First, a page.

Brass Valley: The Fall of an American Industry

Brass Valley: The Fall of an American Industry
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Thursday, November 10, 2011

Extrusion


PHOTOGRAPHER'S JOURNAL: When the crank is pulled the dragon tenses, clanking begins, a funnel of steam puffs from a stack, and hydraulic muscles bulge shining forearms that push the ram. The ram pushes the push-die and the block into the greased container. The extruder moves like a living thing; torso segmented, the groin pushes forward as the chest hunches back  to take in the block. As the block slides into the container the ram inserts a mandrel, like a long tongue, down through the center of the push-die and block so that the semi-molten donut of copper is totally contained within massive steel.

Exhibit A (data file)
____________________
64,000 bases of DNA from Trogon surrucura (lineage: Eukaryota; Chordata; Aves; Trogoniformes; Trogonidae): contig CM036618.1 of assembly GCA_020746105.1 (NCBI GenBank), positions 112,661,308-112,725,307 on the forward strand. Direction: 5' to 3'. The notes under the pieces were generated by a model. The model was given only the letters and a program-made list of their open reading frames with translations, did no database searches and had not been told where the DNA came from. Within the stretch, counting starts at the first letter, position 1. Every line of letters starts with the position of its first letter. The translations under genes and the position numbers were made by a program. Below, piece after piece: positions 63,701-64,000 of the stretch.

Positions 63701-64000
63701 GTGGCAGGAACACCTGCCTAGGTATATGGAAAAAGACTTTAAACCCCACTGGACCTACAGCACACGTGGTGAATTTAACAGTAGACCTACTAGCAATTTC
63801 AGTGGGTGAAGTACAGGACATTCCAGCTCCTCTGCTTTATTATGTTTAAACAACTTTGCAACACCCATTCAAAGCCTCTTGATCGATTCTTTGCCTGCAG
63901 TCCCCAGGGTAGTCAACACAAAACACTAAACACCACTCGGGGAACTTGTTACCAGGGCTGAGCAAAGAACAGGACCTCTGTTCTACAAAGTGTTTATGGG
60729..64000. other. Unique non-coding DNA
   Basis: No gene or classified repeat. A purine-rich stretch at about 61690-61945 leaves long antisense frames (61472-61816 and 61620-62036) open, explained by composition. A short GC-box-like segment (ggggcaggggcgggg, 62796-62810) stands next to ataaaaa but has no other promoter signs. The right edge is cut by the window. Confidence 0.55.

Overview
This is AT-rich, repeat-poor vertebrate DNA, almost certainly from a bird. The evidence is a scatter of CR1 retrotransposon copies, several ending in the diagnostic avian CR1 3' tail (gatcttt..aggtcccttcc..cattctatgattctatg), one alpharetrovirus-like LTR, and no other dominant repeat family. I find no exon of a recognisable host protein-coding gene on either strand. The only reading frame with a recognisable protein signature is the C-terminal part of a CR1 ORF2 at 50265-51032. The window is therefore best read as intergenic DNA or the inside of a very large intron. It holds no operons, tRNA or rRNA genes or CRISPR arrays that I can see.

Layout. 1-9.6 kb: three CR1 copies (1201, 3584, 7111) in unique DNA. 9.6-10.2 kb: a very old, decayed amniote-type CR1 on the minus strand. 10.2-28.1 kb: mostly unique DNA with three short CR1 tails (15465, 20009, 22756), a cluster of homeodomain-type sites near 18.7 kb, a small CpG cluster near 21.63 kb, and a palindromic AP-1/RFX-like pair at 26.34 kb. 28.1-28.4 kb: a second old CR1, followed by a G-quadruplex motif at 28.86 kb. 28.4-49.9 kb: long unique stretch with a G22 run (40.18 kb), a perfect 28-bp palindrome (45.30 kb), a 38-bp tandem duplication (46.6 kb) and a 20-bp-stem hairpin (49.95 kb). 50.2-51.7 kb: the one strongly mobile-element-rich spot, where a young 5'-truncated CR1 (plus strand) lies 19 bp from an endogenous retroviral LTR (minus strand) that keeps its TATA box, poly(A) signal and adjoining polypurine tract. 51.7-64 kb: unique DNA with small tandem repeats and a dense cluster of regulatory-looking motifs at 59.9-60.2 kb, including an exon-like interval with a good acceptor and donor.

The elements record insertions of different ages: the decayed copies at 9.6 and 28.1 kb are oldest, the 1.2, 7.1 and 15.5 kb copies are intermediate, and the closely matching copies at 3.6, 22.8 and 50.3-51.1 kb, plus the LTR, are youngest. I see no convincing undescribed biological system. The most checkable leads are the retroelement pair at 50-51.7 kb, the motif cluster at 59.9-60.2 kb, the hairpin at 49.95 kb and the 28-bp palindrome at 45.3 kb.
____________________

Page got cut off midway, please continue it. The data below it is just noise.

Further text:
And then she whines and wheezes, squeezes and wines, 2700 lbs per square inch of pressure squeezing, wheezing copper as if it were paste through the cutting die at the end of the container. From the sides of the ram come puffs of smoke and licks of flame as the grease inside the container is seared away, but at the front, the dragon's mouth roars flames, puffs sparks, breathes fire as a glowing tube of copper slowly grows.